I’m sure I have more but Sarah Jane and Mabel from Grandma’s Attic popped into mind, since their friendship was the main focus of those stories. Childhood best friends who get into scrapes together from tiny children to adults is always a fun plot.
4. If you could bring back one TV show/series what would it be?
Well, I think most shows need to end well before they do. And I don’t mean just are long US shows, Sherlock crashed and burned after two seasons, imho. So I’d prefer to go back in time and redo That 70’s Show, putting Jackie and Hyde together sooner. Cutting out lazy shock plotlines. Keeping Eric and Donna as good characters and sucking all the creepyness out of Fez and working in the truly good bits from the older seasons (there were some good burns). And fitting everything in 4 or 5 seasons.
5. Which historical figure would you like to read a book about?
I’m FAR more interested in time periods than individual people. Probably someone who had a mysterious end, I’d want to know what actually happened?
6. Who was the last fictional character you fell in love with?
I was in a little in love with the leading men in my some of my favorite Mary Stewart and M.M. Kaye books, but I think Max from This Rough Magic was my favorite.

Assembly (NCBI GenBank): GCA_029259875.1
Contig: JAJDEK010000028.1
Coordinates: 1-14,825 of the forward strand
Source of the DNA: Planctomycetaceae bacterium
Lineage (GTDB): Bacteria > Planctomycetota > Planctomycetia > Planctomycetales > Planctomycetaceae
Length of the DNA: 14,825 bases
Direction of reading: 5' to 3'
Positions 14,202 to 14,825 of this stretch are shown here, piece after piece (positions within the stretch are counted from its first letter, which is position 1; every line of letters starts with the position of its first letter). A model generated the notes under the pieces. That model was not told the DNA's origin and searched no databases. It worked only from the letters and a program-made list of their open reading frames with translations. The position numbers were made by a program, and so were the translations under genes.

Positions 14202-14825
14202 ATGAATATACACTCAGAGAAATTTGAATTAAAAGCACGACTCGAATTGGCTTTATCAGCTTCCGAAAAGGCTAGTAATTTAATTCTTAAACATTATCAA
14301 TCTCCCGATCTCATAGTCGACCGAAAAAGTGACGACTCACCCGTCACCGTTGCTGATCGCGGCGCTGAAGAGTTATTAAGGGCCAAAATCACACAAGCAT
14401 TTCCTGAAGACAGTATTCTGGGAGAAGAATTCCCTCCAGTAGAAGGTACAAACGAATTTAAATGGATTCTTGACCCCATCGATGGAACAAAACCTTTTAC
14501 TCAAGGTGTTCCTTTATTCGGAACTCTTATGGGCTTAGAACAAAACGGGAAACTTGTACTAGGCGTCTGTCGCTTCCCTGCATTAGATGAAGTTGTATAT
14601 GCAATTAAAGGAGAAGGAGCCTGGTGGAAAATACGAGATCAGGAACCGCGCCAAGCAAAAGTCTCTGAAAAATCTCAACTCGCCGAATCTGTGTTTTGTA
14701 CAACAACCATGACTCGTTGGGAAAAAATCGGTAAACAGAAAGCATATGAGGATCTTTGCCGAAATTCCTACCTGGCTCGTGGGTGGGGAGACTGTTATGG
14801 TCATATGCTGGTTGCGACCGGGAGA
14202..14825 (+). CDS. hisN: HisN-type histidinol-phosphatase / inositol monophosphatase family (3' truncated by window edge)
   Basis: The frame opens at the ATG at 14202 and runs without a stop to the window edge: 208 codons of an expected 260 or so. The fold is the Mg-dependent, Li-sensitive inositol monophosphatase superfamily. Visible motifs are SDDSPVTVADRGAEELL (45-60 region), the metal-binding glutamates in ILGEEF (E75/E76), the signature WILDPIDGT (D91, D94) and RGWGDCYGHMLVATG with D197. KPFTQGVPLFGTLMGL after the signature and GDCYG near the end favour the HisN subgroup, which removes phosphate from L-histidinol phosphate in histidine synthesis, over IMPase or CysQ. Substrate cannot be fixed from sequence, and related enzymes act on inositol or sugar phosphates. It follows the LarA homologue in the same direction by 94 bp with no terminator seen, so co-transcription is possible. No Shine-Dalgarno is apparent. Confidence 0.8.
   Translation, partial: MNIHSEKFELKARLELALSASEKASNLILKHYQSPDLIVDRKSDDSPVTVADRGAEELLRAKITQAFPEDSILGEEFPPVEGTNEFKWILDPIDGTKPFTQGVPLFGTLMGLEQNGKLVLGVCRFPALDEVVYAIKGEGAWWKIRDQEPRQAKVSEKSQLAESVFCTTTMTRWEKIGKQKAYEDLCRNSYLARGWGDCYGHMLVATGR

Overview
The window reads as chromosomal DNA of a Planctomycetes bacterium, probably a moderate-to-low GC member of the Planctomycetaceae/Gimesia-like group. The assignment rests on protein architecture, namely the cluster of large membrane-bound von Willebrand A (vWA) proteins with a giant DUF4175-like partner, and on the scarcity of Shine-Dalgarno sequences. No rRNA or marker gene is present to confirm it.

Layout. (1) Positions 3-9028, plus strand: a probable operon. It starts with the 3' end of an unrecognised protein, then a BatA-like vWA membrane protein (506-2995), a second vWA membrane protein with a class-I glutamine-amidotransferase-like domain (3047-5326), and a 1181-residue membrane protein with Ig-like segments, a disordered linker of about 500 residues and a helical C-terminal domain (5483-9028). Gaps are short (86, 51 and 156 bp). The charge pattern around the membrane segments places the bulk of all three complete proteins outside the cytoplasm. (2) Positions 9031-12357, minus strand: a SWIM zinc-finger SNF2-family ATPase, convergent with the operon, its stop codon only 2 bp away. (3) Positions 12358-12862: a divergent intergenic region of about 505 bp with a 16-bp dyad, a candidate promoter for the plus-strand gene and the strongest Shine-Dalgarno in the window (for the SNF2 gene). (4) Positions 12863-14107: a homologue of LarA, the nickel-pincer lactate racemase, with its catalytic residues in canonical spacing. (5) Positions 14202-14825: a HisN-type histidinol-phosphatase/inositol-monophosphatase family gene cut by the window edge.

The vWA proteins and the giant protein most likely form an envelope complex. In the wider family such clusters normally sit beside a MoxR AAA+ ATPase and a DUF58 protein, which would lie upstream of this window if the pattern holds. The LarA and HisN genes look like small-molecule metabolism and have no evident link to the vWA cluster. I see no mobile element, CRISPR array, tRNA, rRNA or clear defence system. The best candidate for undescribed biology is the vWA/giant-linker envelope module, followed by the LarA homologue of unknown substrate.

7. What’s your go-to karaoke song?
Can’t sing and have never done karaoke.
8. Which Disney princess/character was your childhood favourite?
I watched Lion King, Pocahontes, Jungle Book, and Cinderella, were I think major features in my childhood. I know we owned Beauty and the Beast, at least I think we did. But for some reason, I don’t remember that one being watched as much. Maybe it was. But I think the first three made a bigger impression, which is funny, since I was already afraid of my own shadow as a child, perhaps that was the fascination.
9. Listening to any good podcasts lately?
Yes, sort of, I’m picky and moody. I have a podcast post in the works.
10. Have you read any Charles Dickens and do you have any recommendations? (I feel like it’s time I read one.)
I’ve read most of them. They do feel like a lot of work because they were serials and you definitely feel it. They are also very glum in setting, tone, etc. And well, it’s hard to like/relate to a lot of the heroines (usually the love interests of the heroes), namby-pamby or goody-goody Victorian as portrayed by a Victorian man.
I also feel like everyone is very opinionated about their individual favorites, I mean it’s highly individual. You could always start with the more famous. Tale of Two Cities is a fav for many (I haven’t read it in years) and it’s short. But I personally think Nicholas Nickleby is a more fun one plus it has at least two recent adaptations one of which features a baby Hiddleston as a minor character. I think that Little Dorrit is also a good one with a wonderful adaptation, and less stereotyped, more full whole person characters including the heroine.